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  • Commonwealth War Graves Commission headstone marking his grave in Nottingham General Cemetery. Photograph Peter Gillings
Person Details
07 Apr 1888
Nottingham
Arthur John was the son of Arthur John Battersby and his third wife, Emma (née Billings). Arthur John Battersby senior married first Catherine (Kate) O'Brien (b. Hull 1840) in May 1867 (reg. Hull) and they had two sons who were both born in Hull: Edmund b. 1868 and Fred b. 1870. Kate died in 1874 (reg. Hull) and Arthur married secondly Mary Ann Clayton in 1875 (reg. Horncastle Lincolnshire). In 1881 Arthur, an upholsterer, Mary Ann and Arthur's two sons Edmund and Fred were living on Westgate, Grantham. The family was sharing a home with John Sewell, a watchmaker and head of household, his wife and two boarders. Mary Ann Battersby died in May 1882 and two years later in May 1884 Arthur married Emma Billings at Nottingham St Nicholas. Arthur and Emma had at least three children who were born in Nottingham: Anne Jessie b. 1887, Arthur John b. 7 April 1888 and Alice May b. 1897. In 1885 Arthur was recorded in a Nottingham directory as a 'feather bed purifier' with a shop on Chesterfield Street. However, in 1891 the family was living at 50 Castle Gate, Nottingham, and Arthur was working from home as a leather purifier, assisted by his sons Edmund and Fred. Also in the home were Jessie (3) and Arthur (2). Emma Battersby died in 1898 (reg. Nottingham), the year after the birth of her second daughter, Alice May. In 1901 the widowed Arthur, who was still working on his own account as a leather purifier, was living in Sheffield with his two daughters, Jessie (13) and Alice (3). Also in the home on the night of the census was his eldest son Edmund. Edmund had married Clara Ellen Brown in 1899 (reg. Nottingham) who with their first child, Harry, was recorded on the census with her parents in West Bridgford, Nottingham. However, by 1911 Edmund, Clara and their two children Harry and Catherine, were living in the Meadows, Nottingham. Arthur's second son, Fred, had married Elizabeth Eliza Boynton in 1894 (reg. Nottingham) and in 1901 they were living in Paddington, London, with their three young children Lilian, Arthur John and Ida. Arthur John jnr. has not yet been traced on the 1901 Census, but on 28 May 1902 he was admitted to the East Moor Community Home School in Leeds, a reformatory school, for a period of four years (to 25 May 1906) after a conviction for stealing ('larceny by a servant') in the Sleaford (Kesteven Division) of Lincolnshire. He had a previous conviction for stealing a duck in December 1900 ('whipped'). The Yorkshire Reformatory School record gave his father's occupation as 'bed cleaner' with a shop on Castle Gate, Nottingham, home address 50 Castle Gate. After completing his sentence in 1906 Arthur jnr. joined the army (see 'Military history'). Arthur snr. married Lucy Potter in 1905 and in 1911 they were living in Elys Court, Chesterfield Street, Nottingham. Arthur, who was in his seventies, had retired from work. The later CWGC record gave their address as 14 Carter Gate, Nottingham. Arthur died in 1925 (burial February).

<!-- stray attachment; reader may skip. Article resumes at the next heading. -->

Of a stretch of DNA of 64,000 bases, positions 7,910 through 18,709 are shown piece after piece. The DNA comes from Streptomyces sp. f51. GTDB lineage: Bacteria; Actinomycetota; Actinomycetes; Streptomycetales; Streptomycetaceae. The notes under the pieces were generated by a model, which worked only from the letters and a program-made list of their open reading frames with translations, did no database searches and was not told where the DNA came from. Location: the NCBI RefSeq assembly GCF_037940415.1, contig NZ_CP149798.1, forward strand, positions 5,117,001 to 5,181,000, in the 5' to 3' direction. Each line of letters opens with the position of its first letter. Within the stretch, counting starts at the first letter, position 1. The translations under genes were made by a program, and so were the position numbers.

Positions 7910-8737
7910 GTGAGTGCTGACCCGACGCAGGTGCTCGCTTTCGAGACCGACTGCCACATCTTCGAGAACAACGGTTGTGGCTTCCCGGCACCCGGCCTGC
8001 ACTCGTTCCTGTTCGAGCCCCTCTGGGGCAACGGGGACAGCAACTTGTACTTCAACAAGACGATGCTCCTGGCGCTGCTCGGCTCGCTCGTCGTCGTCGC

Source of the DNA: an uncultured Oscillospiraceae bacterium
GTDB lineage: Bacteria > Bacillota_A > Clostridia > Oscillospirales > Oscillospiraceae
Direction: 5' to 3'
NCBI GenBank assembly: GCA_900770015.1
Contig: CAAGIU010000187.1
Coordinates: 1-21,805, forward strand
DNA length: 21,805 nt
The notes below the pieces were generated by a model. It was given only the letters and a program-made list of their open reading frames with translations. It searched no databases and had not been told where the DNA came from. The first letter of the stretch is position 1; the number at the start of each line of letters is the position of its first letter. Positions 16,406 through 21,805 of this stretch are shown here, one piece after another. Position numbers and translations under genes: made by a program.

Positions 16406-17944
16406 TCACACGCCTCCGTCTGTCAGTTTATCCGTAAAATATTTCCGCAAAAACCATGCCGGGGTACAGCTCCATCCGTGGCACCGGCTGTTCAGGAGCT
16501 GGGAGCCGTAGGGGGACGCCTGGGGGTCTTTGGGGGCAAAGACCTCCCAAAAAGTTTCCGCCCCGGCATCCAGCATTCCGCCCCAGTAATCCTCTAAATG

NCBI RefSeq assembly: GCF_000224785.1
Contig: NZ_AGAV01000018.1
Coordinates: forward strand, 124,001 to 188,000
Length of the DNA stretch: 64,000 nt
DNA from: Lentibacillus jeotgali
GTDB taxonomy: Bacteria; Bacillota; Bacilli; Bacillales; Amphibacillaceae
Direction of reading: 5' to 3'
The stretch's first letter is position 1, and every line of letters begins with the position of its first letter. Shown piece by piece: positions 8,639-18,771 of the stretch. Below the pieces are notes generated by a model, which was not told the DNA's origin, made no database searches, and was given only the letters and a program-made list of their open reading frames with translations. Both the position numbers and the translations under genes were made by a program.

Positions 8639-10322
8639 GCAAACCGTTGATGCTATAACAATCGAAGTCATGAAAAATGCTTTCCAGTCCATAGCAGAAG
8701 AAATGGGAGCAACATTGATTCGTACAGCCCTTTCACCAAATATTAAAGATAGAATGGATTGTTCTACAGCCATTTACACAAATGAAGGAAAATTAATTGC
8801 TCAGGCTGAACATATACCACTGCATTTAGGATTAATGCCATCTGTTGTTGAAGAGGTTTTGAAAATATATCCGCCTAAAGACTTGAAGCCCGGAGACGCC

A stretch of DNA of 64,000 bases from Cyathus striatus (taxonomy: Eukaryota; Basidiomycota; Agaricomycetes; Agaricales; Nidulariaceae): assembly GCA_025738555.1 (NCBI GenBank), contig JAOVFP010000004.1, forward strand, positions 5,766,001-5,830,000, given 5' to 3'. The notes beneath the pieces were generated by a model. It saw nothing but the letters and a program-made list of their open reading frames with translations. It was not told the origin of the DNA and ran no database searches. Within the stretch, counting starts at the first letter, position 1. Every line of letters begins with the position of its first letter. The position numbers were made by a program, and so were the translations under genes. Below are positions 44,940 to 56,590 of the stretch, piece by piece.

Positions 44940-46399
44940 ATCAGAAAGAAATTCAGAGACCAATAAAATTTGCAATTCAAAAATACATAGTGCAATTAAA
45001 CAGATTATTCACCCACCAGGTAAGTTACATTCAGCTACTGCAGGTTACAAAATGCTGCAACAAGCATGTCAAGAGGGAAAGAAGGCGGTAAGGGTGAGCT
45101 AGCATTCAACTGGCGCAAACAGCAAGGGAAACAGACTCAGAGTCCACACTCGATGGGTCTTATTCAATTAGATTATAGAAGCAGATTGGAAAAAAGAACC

1906 - occupation gardener. June 1906 - joined the Yorkshire Regiment. 1911 - serving with the 1st Bn Yorkshire Regiment in Khartoum, Sudan.
17 Nov 1919
32
2750351 - CWGC Website
8381
Lance Corporal
Alexandra Princess of Wales's Own (Yorkshire Regiment)
Alexandra Princess of Wales' Own (Yorkshire Regiment). The Regiment was also known as the 'Green Howards.' In the mid 18th century it was common for regiments to be referred to by the name of their colonel, and for the Yorkshire regiment this was Sir Charles Howard ie. the 'Howards'. However, when the regiment was brigaded with another regiment which was also known as Howard, the Yorkshire regiment, which wore green facings to its uniform, henceforth became known as the 'Green Howards.' Arthur attested in the Militia in Leeds on 7 June 1906 and joined the 4th Yorkshire Regiment (6293). He was living in Leeds and employed as a gardener, having previously been at a Leeds reformatory. He named as his next of kin his brother [half-brother] Edmund Battersby, 'address not known.' Arthur served in the Militia until 29 July 1906 then on 30 July transferred to the Yorkshire Regiment (8381). In 1911 Arthur was stationed with 'B' Company 1st Battalion Yorkshire Regiment at the British Barracks, Khartoum, Sudan (Officer Commanding 2nd Lieut. CB Hackett). No records have yet been traced of Arthur's service with the regiment during the war. Arthur died of pneumonia at Devonport Military Hospital, Devonport, Plymouth, on 7 November 1919. He was buried in Nottingham General Cemetery on 19 November (grave ref. 03978).
CWGC: 'Son of Arthur John Battersby, of 14, Carter Gate, Nottingham, and Lucy Battersby (stepmother).' Probate: Battersby Arthur John of 14 Carter-gate Nottingham lance corporal HM Army died 7 November 1919 at Devonport Military Hospital Devonport Administration Nottingham 22 March to Arthur John Battersby of no occupation. Effects £11 3s. 9d. Registers of Soldiers' Effects: his father was his sole legatee. WW1 Pension Ledgers Index Cards: named his father and stepmother, Lucy Battersby.
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Photos

  • Commonwealth War Graves Commission headstone marking his grave in Nottingham General Cemetery. Photograph Peter Gillings
    Arthur John Battersby - Commonwealth War Graves Commission headstone marking his grave in Nottingham General Cemetery. Photograph Peter Gillings